Features operating headlight and smoke
Extra smoke oil included
This HO Scale 2-6-0 Mogul Locomotive and Tender / (Canadian National #6012) is by Bachmann Trains. / / FEATURES: Compatible with any HO scale electric track and equipment. / Working headlight on the locomotive. / Locomotive is painted black with a silver front boiler section and / gold bell and whistle. 6012 in gold on each side. / Tender is painted black with the Canadian National logo in red and / gold. / Tender carries a realistic coal load. / Standard black plastic couplers. / Black and silver metal drive wheels on locomotive; black plastic / wheels on tender. / Working smoke unit with included smoke oil. / Operation manual provided. / Lifetime limited warranty on Bachmann locomotives. / / INCLUDES: One HO Scale 2-6-0 Mogul Locomotive and Tender (Canadian National). / REQUIRES: HO Scale Train Equipment / / SPECS: Scale: HO 1:87 / Locomotive Size - Tender Size - / Length: 5-1/4" (133mm) Length: 4-1/4" (108mm) / Width: 1-3/8" (35mm) Width: 1-3/8" (35mm) / Height: 2" (51mm) Height: 1-5/8" (41mm) / sdw 6/13/02 / ir/kh
In the Whyte notation for the classification of steam locomotives by wheel arrangement, a 2-6-0 has a pair of leading wheels followed by six driving wheels. This arrangement is commonly called a Mogul. In the United States, this type of locomotive was widely built from the early 1860s to the 1920s.
Although locomotives of this wheel arrangement were built as early as 1852, these first examples had their leading axles mounted directly and rigidly on the frame of the locomotive rather than on a separate truck or bogie. In these early 2-6-0s, the leading axle was merely used to distribute the weight of the locomotive over a larger number of wheels. It did not serve the same purpose as the leading trucks of the Americans or Ten-Wheelers that had been in use for at least a decade.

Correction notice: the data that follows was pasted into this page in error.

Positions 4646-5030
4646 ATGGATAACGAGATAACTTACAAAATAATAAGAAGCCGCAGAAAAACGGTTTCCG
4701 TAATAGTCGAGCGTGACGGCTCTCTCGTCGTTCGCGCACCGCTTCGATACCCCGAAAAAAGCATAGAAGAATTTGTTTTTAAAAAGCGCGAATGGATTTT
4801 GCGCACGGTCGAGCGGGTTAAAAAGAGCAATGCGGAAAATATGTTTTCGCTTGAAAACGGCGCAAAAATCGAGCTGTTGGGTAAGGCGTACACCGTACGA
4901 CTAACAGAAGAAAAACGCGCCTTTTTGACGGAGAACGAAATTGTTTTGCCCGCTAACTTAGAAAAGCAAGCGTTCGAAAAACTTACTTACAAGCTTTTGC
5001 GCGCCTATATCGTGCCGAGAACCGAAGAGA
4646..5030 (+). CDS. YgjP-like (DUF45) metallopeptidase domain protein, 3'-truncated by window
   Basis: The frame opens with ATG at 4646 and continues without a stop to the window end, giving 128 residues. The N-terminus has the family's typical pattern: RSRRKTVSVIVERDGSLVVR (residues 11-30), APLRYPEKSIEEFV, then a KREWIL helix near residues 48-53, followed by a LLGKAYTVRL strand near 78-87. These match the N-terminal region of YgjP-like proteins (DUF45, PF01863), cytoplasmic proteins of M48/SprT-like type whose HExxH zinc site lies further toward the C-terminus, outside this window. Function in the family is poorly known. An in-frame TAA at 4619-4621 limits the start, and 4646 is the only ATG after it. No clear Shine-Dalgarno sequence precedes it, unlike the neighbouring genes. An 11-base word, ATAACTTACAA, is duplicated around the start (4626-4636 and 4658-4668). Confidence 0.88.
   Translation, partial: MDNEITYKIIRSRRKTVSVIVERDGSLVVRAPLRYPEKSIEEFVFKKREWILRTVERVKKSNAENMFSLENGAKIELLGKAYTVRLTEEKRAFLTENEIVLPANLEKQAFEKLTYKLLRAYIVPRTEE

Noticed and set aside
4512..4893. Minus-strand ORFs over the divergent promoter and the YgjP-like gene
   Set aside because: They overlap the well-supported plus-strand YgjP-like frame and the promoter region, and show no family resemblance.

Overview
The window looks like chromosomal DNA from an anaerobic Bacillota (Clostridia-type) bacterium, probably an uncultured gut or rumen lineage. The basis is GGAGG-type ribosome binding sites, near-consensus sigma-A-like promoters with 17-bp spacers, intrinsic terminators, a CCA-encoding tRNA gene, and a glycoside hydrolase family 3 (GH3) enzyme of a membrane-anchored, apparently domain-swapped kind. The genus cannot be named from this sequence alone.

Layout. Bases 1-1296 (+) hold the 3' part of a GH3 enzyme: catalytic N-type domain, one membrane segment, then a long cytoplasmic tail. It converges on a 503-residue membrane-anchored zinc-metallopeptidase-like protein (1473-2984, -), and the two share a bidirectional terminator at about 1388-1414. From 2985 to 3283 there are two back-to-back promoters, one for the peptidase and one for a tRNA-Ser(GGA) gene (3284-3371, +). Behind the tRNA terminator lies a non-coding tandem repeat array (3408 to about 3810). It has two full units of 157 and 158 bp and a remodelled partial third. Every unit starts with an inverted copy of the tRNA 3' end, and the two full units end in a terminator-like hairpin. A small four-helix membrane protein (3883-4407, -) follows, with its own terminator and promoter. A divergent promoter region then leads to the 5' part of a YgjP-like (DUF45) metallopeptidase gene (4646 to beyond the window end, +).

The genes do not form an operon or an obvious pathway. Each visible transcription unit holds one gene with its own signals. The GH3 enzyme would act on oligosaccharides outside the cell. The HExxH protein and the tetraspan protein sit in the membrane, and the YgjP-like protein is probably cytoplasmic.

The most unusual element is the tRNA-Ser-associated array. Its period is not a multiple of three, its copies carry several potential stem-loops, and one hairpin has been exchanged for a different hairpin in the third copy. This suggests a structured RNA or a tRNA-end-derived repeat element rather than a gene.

The first 2-6-0 with a rigidly mounted leading axle was the Pawnee, built for heavy freight service on the Philadelphia & Reading. In total, about 30 locomotives of this type were built for various railroads. While they were generally successful in slow, heavy freight service, the railroads that used them didn't see any great advantages in them over the 0-6-0 or 0-8-0 designs of the time. Essentially, this design was an 0-8-0 with the lead axle unpowered.
The first true 2-6-0 wasn't built until the early 1860s, the first few being built in 1860 for the Louisville & Nashville railroad. The design that we know today required the invention of a single-axle swivelling truck. Such a truck was first patented by Levi Bissell in 1858. The New Jersey Locomotive and Machine Company built their first 2-6-0 in 1861 as the Passaic for the Central Railroad of New Jersey. The Erie Railroad followed in 1862 with the first large order of this locomotive type. In 1863, Rogers built what some cite as the first 2-6-0 built in the United States for the New Jersey Railroad and Transportation Company. It is likely that the locomotive class name Mogul derives from a locomotive built by Taunton in 1866 for the Central Railroad of New Jersey; that locomotive was named Mogul. However it has also been suggested that, in England, it derived from the engine of that name, built in 1879 by Neilson and Company for the Great Eastern Railway.
Canadian National Railroad News Items: Talks Between CN And Locomotive Engineers' Union In Canada Break Off With No Settlement / CN Receives Strike Notice From Union Representing Locomotive Engineers In Canada / CN To Implement Wage Increase And Milage Cap For It's Canadian Engineers / CN Reaches 20th Voluntary Mitigation Agreement (VMA), Makes Substantial Strides In EJ&E Integration